Policy & Regulation

Policy & Regulation / Featured Blogs

Why Do We Assume Cable Broadband is Always Good?

One of the oddest aspects of FCC monitoring of broadband is that the agency has accepted the premise that any broadband product faster than 25/3 Mbps is adequate broadband. This means that the FCC has completely accepted that broadband provided by cable companies is adequate and is something the agency doesn't have to be concerned with. The FCC makes the automatic assumption that broadband from cable companies is good broadband... more

Framing the Internet Governance Debate: The Long Road to WSIS+20 (2025)

Since the early 2000s, the global debate about Internet Governance did have its ups and downs. We did see the establishment of ICANN, the UN World Summit on the Information Society (WSIS), the making of the Internet Governance Forum (IGF), and the failure of the World Conference on International Telecommunication (WCIT). We did see NetMundial and the IANA transition. more

The State of the Internet

The Mozilla Internet Health Report is packed with interesting statistics about the state of the Internet. Reports like this one remind us that broadband is a worldwide issue that is much larger than the US broadband industry I write about every day. The report contains a lot of interesting facts: A little more than half of the planet is still not connected to the Internet. As a planet, we still have a long way to go. While the largest percentage of a region still not online is in Africa, by sheer numbers, most of those still not connected are in Asia... more

Help Recognize Internet Pioneers and Heroes – Nominations Open for 2021 Internet Hall of Fame

Do you know someone who deserves recognition for launching the Internet in their region or country? Or someone who made some major technical innovation that made the Internet faster or better? Or someone who is a passionate advocate who influenced other people to make the Internet better? Can you think of someone who helped the Internet reach new people? For example, in a new region or language? Do you know someone who made the Internet more inclusive and accessible to more people? more

Internet Governance and the Universal Declaration of Human Rights, Part 8: Articles 22-25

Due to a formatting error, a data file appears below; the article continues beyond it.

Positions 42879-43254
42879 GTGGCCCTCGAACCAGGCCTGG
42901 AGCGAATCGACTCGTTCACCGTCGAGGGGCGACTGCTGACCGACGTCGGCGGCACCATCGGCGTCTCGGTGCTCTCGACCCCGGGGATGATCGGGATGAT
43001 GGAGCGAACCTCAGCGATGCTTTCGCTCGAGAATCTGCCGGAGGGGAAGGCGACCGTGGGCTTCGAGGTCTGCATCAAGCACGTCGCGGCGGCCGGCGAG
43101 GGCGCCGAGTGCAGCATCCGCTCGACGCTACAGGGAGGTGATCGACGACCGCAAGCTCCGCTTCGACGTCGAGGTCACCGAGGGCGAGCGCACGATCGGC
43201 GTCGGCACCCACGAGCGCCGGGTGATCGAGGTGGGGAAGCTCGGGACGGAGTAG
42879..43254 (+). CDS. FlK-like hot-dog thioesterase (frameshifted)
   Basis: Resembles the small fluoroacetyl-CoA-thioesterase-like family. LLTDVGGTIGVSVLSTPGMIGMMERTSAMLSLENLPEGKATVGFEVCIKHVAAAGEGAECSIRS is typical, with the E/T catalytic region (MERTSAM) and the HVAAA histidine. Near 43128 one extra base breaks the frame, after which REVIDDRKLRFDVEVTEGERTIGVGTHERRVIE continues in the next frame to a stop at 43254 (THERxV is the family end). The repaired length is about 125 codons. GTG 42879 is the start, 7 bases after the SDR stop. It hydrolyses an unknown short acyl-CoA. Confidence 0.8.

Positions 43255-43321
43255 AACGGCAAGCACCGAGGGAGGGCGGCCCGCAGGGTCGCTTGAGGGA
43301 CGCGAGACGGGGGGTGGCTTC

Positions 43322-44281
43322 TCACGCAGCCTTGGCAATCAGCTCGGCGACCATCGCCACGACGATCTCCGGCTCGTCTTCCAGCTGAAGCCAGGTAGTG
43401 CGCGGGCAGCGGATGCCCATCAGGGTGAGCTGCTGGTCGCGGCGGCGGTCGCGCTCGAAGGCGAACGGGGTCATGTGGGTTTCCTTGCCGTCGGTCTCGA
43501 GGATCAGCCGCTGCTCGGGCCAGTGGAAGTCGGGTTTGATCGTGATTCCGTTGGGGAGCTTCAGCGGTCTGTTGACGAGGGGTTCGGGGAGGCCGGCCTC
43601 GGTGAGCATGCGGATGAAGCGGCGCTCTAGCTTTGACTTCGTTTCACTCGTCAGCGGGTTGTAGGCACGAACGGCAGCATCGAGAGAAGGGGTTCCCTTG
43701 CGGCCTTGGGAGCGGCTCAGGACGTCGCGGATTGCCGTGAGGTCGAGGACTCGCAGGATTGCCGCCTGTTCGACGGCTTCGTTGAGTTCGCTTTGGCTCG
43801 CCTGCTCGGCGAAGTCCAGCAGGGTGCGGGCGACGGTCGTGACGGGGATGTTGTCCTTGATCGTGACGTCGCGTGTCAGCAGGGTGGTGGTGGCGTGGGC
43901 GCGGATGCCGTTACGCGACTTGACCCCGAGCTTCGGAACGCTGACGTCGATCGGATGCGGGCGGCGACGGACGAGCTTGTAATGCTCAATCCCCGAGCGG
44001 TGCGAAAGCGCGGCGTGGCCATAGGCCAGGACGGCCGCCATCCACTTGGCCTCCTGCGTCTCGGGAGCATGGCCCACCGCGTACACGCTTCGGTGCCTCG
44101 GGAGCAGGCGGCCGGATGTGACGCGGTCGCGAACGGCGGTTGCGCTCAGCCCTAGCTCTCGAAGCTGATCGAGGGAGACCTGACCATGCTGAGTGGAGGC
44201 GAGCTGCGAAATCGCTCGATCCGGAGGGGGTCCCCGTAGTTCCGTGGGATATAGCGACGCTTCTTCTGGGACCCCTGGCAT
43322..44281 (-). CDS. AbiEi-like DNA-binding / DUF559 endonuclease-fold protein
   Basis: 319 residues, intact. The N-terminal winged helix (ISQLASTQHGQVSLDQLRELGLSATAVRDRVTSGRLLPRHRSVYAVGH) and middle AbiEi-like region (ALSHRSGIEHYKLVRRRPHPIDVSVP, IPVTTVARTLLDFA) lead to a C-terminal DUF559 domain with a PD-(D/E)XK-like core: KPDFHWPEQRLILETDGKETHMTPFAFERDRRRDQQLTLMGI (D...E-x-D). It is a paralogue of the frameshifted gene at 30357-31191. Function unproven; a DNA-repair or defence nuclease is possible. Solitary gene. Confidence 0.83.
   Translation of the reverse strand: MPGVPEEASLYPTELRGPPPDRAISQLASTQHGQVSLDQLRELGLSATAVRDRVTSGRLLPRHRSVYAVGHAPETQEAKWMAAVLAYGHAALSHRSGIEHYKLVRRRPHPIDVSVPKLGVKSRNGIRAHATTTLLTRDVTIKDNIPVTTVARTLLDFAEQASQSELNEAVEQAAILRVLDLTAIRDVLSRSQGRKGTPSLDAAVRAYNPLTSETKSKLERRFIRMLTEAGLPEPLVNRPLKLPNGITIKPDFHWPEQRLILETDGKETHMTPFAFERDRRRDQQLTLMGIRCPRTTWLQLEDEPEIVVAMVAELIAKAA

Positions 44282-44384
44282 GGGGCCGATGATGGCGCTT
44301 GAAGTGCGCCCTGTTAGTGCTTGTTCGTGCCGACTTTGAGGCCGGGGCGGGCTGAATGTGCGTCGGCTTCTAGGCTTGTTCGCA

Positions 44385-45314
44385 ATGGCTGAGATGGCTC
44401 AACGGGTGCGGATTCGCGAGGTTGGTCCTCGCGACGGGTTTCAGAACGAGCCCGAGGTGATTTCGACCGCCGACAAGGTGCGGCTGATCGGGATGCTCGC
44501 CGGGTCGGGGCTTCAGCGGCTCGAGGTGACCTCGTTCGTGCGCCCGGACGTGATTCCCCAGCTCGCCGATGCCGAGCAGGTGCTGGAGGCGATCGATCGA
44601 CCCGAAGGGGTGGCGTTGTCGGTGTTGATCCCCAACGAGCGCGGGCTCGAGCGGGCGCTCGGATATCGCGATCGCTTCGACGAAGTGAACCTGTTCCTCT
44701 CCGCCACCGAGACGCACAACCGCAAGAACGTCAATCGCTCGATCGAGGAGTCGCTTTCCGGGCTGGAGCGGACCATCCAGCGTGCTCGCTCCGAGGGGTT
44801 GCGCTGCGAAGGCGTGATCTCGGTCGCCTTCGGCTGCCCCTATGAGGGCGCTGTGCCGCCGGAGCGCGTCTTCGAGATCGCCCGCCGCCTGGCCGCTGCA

This article is Part 8 of the series of articles discussing human rights in the digital age and published here on CircleID.2 When we commenced this analysis of the UDHR, and the relevance of its principles to our rights and duties within the Internet ecosystem, we committed ourselves to work through the UDHR one Article at a time. With this Part 8 we are four-fifths through that task. more

Brexit Done: What Does It Mean for an Online Presence?

On January 1, 2021, the United Kingdom officially ended the transition period and is no longer subject to European Union rules. The U.K. had been part of the EU for 47 years, or almost two generations. Comprehending the impact, the changes, the new ruling, and compliance will take some time. But in a world where online shopping, online banking, and communication is growing at lightning speed, we need clarity on key digital assets - the basic domain name. more

Why We Need Broadband Regulation

Anybody that reads my blog posts knows that I am in favor of broadband regulation. I'm sure ISPs read this and wonder why -- because who doesn't like being unregulated? My feelings on this go back to basic economics - monopolies must either be regulated or split up. By definition, monopolies always end up taking advantage of consumers - unregulated monopolies really can't help this behavior because employees and management of monopolies will inevitably take advantage of monopoly market power. more

A Simple Suggestion for President Biden Regarding the Cuban Internet

Last September, I asked what had happened to the proposal for a branch connecting the ARCOS undersea cable, which has a landing point in North Miami Beach, to Cojimar, Cuba. The consortium that operates the cable had applied for permission to connect Cuba in July 2018, and the FCC granted a request for streamlined processing, which should have taken less than 45 days, but nothing happened until September 2020 when the application was referred to a Justice Department committee... more

Facebook Stays, Everybody's Happy, but Nothing Has Changed

After some turmoil, Facebook won the war with the Australian Government as the necessary changes were made to the legislation that avoided them needing to change their business model. Those subtleties are lost in the general press. What counts for the popular media is that they were able to spin some great stories around the fact that Australia stood up to the giants. That brought international attention, which boosted the ego of Australian Prime Minister Scott Morrison. more

Let's Bring Telecom Manufacturing Back to the US

President Biden recently signed an executive order that will require that the federal government buys more goods produced in the United States. This was done to promote American jobs and to keep profits at home. It's a great idea, but it suffers from one big flaw -- we don't manufacture a lot of things in the US anymore. Statistics are hard to pin down, but something like 40,000 US factories have shut down over the last decade. more